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Call to put drink drivers on right track

Last updated 05:00 03/06/2010

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Bay Chronicle

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The Kennedy family has set its sights on a law change to stop the drink driving carnage.

"But it will take time," says Hamish Kennedy, whose sister Katherine Fiona "Rin" Kennedy, 46, mother of five-year-old Matthew, was killed in a head-on collision at Oromahoe on March 17.

His wife Kim was already fighting carnage on the roads before the accident happened.

In February – just a few weeks before her sister-in-law and "best friend" was killed in a car crash – Kim had started working with the Braveheart Youth Trust, a body that focuses on youth at risk and supports a programme called The Right Track.

The Right Track teaches young people referred by the courts about the consequences of dangerous driving.

Launched in 2007, it was developed in consultation with police and endorsed by Auckland court judges.

The 42-hour programme uses real-life scenarios and presentations from emergency services, funeral directors, victims, towing firms and a hospital trauma unit.

Kim attended four sessions of The Right Track programme so that she could see the effect it had on those attending.

She says it has a profound effect and it should be made more widely available.

"One young man said he used to drink and drive every weekend but he wouldn't be doing that any more.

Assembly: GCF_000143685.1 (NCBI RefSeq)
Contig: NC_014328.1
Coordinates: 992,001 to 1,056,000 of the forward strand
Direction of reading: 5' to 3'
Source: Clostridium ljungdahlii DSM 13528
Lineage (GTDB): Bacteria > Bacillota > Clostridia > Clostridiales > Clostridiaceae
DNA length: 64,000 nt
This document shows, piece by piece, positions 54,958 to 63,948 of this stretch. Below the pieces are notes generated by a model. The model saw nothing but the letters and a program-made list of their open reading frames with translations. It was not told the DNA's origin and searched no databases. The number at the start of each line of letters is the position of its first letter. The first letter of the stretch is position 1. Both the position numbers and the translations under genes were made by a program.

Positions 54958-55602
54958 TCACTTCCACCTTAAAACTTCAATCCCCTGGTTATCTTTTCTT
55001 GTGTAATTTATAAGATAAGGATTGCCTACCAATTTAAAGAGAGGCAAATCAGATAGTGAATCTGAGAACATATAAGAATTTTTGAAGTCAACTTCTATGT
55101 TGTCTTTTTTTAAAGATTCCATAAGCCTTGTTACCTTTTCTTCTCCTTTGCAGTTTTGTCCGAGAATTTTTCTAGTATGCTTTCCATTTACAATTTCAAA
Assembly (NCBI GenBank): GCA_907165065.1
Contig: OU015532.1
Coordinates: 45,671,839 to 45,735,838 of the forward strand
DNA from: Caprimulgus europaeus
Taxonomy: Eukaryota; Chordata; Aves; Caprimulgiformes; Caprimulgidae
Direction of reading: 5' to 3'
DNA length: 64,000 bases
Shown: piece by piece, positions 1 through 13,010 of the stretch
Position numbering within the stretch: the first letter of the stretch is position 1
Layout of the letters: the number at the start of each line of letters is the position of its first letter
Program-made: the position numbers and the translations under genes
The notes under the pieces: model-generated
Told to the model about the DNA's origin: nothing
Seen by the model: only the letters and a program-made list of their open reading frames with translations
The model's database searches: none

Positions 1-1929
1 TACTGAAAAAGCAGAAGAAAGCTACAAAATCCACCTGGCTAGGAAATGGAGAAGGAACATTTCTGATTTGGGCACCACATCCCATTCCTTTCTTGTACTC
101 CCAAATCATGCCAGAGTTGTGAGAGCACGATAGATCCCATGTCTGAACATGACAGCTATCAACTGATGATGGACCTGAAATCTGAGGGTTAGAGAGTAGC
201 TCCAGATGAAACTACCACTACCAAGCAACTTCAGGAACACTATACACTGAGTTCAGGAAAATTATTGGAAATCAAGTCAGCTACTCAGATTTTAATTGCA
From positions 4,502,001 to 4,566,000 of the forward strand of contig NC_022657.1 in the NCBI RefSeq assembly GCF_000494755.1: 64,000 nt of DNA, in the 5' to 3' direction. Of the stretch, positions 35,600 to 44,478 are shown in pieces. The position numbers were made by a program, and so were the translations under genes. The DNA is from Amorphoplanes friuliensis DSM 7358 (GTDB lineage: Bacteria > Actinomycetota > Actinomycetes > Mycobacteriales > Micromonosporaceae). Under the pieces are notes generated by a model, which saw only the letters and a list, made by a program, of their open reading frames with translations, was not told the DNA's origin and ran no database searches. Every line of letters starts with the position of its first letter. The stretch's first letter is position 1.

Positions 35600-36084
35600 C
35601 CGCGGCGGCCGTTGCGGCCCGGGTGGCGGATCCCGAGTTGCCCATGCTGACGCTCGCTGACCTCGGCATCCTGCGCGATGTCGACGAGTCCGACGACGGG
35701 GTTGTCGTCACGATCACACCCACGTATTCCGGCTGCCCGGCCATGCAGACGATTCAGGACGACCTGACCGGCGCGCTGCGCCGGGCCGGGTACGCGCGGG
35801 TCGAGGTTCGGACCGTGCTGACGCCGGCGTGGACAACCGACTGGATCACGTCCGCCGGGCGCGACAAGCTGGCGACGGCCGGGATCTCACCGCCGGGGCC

"This programme should be available to every driver.

"At the moment there is funding only for people referred by the courts but hopefully the government will realise the benefits and fund it."

The Kennedy family wants stronger laws and increased penalties for recidivist drunk drivers and more effective driver education.

"All first-time offenders should be required to do a course such as The Right Track and, if they reoffend, the system should be a lot tougher on them," says Hamish.

Rin was travelling from her home in Kerikeri to Whangarei that Wednesday morning to attend a horticulture course.

She was airlifted to Whangarei Hospital where she died several hours later.

It was the second such loss for the Kennedy family.

Rin's mother Eleanor died in a motor vehicle accident in 1988.

Rin's son Matthew is being cared for by the family of Rin's brother, Chris Kennedy.

For more information on the Braveheart Youth Trust visit


Auckland man Warren John Jenkins, 49, appeared in the Auckland District Court last week, facing several charges in connection with the March 17 crash at Oromahoe, and other unrelated charges including theft and assault.

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He entered no plea to charges of drink driving causing death, driving while disqualified for a third or subsequent time, driving with excess breath alcohol and breaching bail in relation to the crash.

Jenkins will be back in court on June 15. He is required to stay at an alcohol rehabilitation clinic until his June court appearance.


- Northland

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